Abdominal bloatingBloating; Meteorism
Abdominal bloating is a condition in which the belly (abdomen) feels full and tight. Your belly may look swollen (distended).
Common causes include:
- Swallowing air
- Gastroesophageal reflux disease (GERD)
- Irritable bowel syndrome
- Lactose intolerance and problems digesting other foods
- Small bowel bacterial overgrowth
- Weight gain
You may have bloating if you take the oral diabetes medicine acarbose. Some other medicines or foods containing lactulose or sorbitol, may cause bloating.
More serious disorders that may cause bloating are:
- Ascites and abdominal tumors
- Celiac disease
- Dumping syndrome
- Ovarian cancer
- Problems with the pancreas not producing enough digestive enzymes (pancreatic insufficiency)
You may take the following steps:
- Avoid chewing gum or carbonated drinks. Stay away from foods with high levels of fructose or sorbitol.
- Avoid foods that can produce gas, such as Brussels sprouts, turnips, cabbage, beans, and lentils.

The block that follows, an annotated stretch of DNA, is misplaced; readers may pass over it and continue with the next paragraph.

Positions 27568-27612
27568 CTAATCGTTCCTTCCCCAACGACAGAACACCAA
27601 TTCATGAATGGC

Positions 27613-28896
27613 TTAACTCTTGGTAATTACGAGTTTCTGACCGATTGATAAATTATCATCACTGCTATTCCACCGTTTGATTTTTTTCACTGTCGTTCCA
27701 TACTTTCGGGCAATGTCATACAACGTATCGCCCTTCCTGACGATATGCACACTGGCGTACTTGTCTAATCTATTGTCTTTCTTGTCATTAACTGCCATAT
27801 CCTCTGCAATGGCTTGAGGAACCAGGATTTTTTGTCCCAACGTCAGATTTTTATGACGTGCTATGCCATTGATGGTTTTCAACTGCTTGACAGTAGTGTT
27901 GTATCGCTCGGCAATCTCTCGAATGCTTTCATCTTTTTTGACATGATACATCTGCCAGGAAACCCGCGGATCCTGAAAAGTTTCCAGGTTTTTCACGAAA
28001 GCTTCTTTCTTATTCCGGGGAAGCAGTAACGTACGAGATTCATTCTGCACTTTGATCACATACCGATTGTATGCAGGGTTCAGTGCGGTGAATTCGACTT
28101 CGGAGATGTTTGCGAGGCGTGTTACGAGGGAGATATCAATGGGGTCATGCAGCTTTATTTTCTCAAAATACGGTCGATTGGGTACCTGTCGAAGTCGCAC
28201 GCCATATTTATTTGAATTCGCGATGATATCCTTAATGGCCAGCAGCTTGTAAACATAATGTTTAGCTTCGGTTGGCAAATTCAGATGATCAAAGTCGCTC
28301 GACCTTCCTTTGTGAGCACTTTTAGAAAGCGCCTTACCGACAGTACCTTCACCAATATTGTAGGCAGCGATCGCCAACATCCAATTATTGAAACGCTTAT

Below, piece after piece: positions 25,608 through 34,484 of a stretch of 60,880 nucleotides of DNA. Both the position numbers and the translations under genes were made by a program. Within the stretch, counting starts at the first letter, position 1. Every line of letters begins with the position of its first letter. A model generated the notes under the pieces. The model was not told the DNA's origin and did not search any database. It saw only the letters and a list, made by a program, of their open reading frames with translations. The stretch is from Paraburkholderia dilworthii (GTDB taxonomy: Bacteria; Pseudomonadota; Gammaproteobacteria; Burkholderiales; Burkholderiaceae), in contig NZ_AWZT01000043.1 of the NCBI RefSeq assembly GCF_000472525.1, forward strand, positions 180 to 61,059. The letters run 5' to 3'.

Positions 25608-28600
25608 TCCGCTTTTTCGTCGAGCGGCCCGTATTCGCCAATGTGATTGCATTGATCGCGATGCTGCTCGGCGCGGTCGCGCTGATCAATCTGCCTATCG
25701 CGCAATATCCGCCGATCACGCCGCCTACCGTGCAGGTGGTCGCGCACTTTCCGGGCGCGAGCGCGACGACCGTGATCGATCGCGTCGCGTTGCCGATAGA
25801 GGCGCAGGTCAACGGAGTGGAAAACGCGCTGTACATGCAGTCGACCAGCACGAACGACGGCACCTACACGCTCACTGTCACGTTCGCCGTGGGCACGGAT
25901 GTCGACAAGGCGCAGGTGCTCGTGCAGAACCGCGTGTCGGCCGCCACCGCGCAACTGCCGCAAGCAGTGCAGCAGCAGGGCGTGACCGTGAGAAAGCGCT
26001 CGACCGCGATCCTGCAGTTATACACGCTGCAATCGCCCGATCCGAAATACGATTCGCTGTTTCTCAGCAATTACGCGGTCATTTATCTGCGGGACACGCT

- Do not eat too quickly.
- Stop smoking.
Get treatment for constipation if you have it. However, fiber supplements such as psyllium or 100% bran can make your symptoms worse.
You may try simethicone and other medicines that you can buy at the drugstore to help with gas. Charcoal caps can also help.
Watch for foods that trigger your bloating so you can start to avoid those foods. These may include:
- Milk and other dairy products that contain lactose
- Certain carbohydrates, including fructose (fruit sugar), that are fermentable and thus can produce gas. These carbohydrates are known as FODMAPs.
When to Contact a Medical Professional
Contact your health care provider if you have:
- Abdominal pain
- Blood in the stools or dark, tarry looking stools
- Heartburn that is getting worse
- Weight loss
Azpiroz F. Intestinal gas. In: Feldman M, Friedman LS, Brandt LJ, eds. Sleisenger and Fordtran's Gastrointestinal and Liver Disease. 11th ed. Philadelphia, PA: Elsevier; 2021:chap 17.
McQuaid KR. Approach to the patient with gastrointestinal disease. In: Goldman L, Schafer AI, eds. Goldman-Cecil Medicine. 26th ed. Philadelphia, PA: Elsevier; 2020:chap 123.
Review Date: 5/4/2022
Reviewed By: Michael M. Phillips, MD, Emeritus Professor of Medicine, The George Washington University School of Medicine, Washington, DC. Also reviewed by David C. Dugdale, MD, Medical Director, Brenda Conaway, Editorial Director, and the A.D.A.M. Editorial team.